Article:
Roper under fire - Buggery stance could cost prominent churchman his place in Evangelicals group
The Reverend Garnett Roper, president of the Jamaica Theological Seminary, has found himself in trouble over his decision to declare his support for the decriminalisation of buggery.
Roper's position has not found favour with the Jamaica Evangelical Alliance (JEA), which has hinted that he could be asked to leave the group.
"We reserve the right to ask somebody to remove themselves from the organisation by virtue of the fact that what they have articulated publicly is not in the interest of advancing the cause of the association, so it will form part of the discussion that we will be having with the board," Bishop Alvin Bailey, president of the JEA, told The Sunday Gleaner.
"It is certainly not good for the movement at this point in time for direct association because as one of the main proponents of the evangelical doctrine he cannot be embracing buggery," he added.
Roper has however noted that his stance on decriminalising the act ought not be interpreted as an "embrace" of buggery.
"The evangelical churches are partners to a lawsuit in the court to retain the buggery law so we cannot be paying lawyers to say the buggery law must stay and one of our main proponents, who is shoulder to shoulder with us, is separate from what we are saying," added Bailey.
He said while Roper does not have direct allegiance to the JEA, the outspoken church leader has obligations based on being president of an entity which is owned by the Missionary Church - a member of the JEA.
"He is the head of the Jamaica Theological Seminary, so therefore, he would naturally have been one of the main proponents of the evangelical doctrine," said Bailey.
"So when he took the position that he took (on the repeal of the buggery law) every evangelical church would question what he is about."
But Roper, who said he was fired before by "evangelical narrow-mindedness" because there was a view that he was communist, has hit back hard, arguing that he does not owe anything to the JEA and, therefore, not afraid of any possible repercussion which might arise from his stance.
'BAILEY CAN'T COUNSEL ME'
According to Roper, Bailey is in no position to counsel him as he is several years his senior in terms of ministry and considerably more well trained.
"These are people who are weak intellectually. These are people who are coward as far as their moral position is concerned and hope the State will protect them," charged Roper.
"This is a wide open secular society in which people take independent position of the State or the Church, or anywhere. They have never paid my bill one day and they can't start now. So they can take any position they wish.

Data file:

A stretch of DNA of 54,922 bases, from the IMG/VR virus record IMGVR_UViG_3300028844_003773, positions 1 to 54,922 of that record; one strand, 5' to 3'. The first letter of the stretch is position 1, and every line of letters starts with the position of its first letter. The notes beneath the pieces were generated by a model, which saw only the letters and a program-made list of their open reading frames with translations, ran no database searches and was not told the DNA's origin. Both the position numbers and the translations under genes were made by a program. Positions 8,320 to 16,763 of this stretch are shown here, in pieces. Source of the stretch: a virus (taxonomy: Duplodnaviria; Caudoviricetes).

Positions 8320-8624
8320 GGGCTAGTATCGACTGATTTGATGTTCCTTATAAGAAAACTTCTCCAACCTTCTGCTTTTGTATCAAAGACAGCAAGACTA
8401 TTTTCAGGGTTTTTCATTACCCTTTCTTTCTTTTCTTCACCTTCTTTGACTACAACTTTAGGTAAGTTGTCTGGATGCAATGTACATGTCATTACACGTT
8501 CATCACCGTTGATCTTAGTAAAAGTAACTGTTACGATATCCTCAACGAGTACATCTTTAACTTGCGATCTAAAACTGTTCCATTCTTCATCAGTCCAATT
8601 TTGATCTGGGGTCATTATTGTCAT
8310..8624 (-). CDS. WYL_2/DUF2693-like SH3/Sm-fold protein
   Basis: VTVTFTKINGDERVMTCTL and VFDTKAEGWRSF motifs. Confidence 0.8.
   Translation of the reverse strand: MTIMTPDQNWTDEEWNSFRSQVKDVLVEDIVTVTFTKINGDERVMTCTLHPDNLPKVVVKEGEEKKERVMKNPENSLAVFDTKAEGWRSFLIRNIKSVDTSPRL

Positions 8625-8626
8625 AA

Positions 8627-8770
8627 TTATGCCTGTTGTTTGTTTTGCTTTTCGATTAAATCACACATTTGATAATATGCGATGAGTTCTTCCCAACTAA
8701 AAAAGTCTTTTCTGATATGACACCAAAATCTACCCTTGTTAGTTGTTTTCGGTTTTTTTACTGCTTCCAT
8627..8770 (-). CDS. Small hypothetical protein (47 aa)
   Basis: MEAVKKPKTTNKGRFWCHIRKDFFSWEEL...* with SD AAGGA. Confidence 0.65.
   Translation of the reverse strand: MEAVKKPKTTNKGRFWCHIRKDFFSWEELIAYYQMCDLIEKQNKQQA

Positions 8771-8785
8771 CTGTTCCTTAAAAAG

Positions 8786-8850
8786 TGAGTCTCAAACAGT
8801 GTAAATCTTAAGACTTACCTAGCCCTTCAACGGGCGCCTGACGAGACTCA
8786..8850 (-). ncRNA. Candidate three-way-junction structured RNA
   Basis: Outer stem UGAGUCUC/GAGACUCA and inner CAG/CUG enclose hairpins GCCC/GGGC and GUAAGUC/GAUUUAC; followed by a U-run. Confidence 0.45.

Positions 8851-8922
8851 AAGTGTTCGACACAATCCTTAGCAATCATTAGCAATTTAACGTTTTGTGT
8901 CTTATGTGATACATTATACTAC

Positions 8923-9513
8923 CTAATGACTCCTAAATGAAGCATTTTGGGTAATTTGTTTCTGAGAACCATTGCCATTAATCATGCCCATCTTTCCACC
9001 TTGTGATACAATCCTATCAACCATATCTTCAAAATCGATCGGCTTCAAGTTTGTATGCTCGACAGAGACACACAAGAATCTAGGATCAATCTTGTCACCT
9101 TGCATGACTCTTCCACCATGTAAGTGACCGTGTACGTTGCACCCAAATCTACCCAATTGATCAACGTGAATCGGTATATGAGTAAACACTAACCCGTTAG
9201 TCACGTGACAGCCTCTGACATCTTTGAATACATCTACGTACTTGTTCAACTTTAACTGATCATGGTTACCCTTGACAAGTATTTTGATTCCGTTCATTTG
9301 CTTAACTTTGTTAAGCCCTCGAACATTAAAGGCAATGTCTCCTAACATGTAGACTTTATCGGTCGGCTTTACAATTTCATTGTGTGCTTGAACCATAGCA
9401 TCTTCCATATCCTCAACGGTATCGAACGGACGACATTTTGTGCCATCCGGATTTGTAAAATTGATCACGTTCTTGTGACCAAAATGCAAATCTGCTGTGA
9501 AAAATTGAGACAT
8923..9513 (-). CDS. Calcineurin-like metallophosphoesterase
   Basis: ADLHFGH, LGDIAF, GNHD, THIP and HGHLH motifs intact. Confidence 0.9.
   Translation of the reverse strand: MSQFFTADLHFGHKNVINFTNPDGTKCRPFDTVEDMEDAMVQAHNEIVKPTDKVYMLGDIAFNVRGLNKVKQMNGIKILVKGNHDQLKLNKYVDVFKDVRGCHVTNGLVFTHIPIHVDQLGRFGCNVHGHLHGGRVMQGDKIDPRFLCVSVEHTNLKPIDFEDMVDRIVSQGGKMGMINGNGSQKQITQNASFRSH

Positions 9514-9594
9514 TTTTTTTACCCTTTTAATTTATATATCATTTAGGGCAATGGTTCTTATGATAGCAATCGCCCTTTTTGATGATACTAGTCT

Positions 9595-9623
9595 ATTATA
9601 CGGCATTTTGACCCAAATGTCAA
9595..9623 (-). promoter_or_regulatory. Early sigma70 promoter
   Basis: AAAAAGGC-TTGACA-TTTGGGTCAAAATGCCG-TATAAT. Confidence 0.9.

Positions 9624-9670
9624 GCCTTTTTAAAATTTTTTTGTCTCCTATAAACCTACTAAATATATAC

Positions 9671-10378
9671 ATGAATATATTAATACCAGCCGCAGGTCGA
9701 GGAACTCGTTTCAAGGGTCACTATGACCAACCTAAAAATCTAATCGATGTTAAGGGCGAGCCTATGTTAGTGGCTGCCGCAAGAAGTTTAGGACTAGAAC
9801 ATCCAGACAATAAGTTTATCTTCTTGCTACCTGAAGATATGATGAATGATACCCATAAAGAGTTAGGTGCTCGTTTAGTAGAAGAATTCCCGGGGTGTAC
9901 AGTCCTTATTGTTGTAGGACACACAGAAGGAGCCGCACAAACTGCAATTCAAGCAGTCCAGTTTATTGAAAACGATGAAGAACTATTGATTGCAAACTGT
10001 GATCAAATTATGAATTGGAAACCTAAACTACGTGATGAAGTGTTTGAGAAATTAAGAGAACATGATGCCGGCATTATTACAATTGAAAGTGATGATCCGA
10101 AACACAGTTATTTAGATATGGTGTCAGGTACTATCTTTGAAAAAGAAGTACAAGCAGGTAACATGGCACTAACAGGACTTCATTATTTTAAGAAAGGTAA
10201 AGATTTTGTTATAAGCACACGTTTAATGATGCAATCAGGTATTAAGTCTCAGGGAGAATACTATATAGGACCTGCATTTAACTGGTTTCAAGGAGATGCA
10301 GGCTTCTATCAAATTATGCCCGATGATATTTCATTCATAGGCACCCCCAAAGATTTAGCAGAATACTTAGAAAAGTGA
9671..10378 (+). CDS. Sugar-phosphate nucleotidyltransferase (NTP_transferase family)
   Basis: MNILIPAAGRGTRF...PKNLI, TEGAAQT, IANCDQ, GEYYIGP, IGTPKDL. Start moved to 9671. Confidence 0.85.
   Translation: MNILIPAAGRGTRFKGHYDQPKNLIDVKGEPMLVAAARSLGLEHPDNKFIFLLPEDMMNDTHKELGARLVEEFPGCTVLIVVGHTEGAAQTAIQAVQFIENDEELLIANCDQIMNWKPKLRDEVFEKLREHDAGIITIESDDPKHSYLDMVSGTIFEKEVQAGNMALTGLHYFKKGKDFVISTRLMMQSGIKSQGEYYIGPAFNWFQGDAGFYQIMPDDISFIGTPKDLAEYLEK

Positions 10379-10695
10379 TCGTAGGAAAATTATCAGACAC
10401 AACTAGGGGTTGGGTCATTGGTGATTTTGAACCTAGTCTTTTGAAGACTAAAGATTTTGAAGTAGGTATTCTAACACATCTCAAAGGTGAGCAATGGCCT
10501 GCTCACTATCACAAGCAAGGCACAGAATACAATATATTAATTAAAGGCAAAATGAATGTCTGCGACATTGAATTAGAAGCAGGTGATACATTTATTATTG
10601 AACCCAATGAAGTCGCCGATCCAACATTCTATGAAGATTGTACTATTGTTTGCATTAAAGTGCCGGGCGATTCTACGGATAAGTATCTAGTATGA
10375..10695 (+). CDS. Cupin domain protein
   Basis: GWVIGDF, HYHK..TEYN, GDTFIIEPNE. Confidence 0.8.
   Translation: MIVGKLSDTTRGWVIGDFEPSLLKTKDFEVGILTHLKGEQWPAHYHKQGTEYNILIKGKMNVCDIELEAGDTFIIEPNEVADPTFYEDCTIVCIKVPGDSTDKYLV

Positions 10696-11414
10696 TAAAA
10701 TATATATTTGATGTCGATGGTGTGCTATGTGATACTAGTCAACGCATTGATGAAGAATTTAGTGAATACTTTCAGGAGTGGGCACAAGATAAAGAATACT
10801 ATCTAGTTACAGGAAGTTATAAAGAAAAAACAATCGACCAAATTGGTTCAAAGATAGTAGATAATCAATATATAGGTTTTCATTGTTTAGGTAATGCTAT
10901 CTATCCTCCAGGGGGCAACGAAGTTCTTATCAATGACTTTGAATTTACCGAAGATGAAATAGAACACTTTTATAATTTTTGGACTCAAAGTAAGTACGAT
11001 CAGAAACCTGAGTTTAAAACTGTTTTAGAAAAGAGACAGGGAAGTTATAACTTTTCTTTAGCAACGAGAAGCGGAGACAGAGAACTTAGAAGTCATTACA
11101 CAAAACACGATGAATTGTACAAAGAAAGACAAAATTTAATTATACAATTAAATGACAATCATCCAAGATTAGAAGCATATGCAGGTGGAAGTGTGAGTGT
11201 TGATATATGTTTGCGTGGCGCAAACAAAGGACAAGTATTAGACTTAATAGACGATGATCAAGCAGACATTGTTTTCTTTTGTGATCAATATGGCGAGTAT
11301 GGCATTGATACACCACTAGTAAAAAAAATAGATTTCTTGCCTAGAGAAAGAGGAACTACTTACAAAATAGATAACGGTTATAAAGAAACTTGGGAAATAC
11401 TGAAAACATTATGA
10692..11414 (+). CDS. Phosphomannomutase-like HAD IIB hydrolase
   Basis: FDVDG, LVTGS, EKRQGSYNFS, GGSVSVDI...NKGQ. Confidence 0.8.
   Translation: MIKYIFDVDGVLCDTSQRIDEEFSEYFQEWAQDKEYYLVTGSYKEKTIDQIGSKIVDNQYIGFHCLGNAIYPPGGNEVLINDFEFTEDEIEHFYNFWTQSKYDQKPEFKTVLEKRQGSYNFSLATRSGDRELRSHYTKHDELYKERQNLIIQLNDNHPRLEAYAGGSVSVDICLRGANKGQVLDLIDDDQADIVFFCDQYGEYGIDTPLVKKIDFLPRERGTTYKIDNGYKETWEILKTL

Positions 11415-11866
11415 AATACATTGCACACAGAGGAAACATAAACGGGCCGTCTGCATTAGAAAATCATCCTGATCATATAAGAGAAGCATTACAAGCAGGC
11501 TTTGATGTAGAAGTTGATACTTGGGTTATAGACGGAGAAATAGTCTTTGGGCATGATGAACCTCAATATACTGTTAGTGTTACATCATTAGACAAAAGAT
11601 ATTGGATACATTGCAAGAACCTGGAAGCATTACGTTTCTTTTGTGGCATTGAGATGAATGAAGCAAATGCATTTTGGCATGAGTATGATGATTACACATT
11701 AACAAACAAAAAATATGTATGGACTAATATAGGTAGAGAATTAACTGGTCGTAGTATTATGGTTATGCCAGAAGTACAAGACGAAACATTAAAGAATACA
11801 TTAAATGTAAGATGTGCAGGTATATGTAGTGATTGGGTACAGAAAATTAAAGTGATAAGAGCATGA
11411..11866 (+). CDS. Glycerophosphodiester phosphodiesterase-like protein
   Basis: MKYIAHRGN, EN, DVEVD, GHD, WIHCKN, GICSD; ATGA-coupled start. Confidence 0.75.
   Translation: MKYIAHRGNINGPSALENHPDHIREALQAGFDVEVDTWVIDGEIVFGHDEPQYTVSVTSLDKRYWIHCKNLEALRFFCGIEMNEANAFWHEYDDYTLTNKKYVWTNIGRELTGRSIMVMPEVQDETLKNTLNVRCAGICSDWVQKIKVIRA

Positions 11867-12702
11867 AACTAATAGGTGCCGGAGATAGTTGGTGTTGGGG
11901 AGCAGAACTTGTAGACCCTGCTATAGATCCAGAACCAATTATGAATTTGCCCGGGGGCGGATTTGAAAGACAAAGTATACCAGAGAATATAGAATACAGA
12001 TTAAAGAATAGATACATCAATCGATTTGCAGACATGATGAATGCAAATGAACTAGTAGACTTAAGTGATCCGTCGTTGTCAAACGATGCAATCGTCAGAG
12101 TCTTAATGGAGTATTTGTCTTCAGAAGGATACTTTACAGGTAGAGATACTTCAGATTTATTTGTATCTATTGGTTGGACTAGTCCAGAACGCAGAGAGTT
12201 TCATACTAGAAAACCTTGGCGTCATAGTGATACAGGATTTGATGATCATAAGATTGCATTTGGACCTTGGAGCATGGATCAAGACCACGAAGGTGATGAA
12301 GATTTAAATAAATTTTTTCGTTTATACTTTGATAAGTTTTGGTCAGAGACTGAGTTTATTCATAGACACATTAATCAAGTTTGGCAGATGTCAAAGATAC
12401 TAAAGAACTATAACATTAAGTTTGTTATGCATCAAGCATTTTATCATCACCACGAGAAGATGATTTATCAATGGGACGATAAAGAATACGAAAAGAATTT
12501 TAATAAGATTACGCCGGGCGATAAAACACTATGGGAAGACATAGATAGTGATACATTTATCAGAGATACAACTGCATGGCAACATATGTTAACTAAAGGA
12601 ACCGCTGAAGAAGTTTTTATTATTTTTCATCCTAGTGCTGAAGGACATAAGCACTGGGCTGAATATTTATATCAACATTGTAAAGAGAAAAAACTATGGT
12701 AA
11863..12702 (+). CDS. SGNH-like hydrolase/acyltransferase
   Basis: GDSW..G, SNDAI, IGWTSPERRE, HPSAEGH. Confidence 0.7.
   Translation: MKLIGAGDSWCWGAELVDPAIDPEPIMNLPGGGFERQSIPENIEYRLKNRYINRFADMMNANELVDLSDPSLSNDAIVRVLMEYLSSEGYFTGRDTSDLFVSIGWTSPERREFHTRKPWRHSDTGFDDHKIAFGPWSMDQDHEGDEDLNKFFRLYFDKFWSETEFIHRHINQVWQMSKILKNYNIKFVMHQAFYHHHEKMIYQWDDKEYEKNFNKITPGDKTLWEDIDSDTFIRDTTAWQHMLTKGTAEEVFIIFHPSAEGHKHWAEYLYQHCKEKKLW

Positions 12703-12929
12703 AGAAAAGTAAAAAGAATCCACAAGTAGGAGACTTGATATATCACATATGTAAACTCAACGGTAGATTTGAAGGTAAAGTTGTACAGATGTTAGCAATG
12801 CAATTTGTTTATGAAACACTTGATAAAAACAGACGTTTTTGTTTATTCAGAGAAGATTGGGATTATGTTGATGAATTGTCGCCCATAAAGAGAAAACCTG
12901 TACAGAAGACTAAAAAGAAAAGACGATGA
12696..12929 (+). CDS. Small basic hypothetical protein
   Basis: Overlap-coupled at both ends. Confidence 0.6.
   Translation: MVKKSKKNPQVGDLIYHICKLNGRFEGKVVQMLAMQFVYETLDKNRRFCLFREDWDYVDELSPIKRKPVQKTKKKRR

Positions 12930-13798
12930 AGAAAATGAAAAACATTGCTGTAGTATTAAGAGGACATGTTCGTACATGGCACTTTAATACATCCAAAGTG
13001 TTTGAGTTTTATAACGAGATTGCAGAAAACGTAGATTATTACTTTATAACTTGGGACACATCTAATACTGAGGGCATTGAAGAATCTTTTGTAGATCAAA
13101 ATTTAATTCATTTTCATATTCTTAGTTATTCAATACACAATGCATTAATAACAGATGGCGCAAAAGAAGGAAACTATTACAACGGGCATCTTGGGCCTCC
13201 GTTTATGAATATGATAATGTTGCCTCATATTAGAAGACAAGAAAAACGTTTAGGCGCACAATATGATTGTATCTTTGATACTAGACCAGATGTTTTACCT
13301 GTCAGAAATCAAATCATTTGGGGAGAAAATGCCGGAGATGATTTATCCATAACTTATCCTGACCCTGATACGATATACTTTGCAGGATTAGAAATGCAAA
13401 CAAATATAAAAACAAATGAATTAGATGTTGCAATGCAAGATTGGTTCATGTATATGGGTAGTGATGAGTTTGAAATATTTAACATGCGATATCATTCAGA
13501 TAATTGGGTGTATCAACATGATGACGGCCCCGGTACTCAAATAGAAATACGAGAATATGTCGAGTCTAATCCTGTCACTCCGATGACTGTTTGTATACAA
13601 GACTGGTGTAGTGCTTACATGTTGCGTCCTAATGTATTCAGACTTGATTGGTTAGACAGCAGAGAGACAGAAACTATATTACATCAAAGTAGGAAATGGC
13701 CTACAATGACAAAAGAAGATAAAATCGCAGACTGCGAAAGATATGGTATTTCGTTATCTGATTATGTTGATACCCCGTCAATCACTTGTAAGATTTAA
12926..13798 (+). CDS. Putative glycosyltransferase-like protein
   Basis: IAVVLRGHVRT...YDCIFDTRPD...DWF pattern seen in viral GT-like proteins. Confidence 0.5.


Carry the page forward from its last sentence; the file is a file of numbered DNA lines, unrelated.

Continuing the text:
"I am not afraid of them or anyone else. I do not take positions under duress, under threat, or for reward, I take the positions I believe in. If they wish to challenge me or to persecute me, I will not run away," added Roper.
He charged that the JEA is "a little club with a few people who hoist themselves on a petard by going to breakfast meetings and see if they can have access to government and governors general".
"They do nothing in the society. Let them review the 50 years that they have been here. They are a privileged bunch and the society has changed and they are not prepared to deal with it."
The former talk show host and frequent media contributor said he expects Bailey and others will eventually see the errors of their ways, as while homosexuality is a lifestyle option that the Bible does not approve, it is not a criminal act but a moral one.
But Bailey, who is bishop of the Holiness Christian Church in Jamaica and pastor of the Portmore Holiness Christian Church, is not buying this view and believes there is an ulterior motive to the call for the buggery law to be repealed.
"I'm sure some of them have other reasons that fuel their passion, and I wish they would be brave enough to say where they truly stand by virtue of who they are, what their doctrine says, and what the Bible says," said Bailey.
"The buggery law must stay. There is a hidden agenda by a group of persons who see this as a stepping stone to another agenda, the LGBT agenda, and ultimately the legalisation of homosexuality, which we all know and are trying to protect as best as we possibly can.
"If they are really concerned about the LGBT, why aren't they going down to New Kingston to deal with the 'gully queens' who have nowhere to live? Because those aren't the people they are representing. They represent those who are in the high-class echelon of the society who, by virtue of their institutionalisation, are attacking the healthy institutions of life and the society like the family which is at stake," charged Bailey.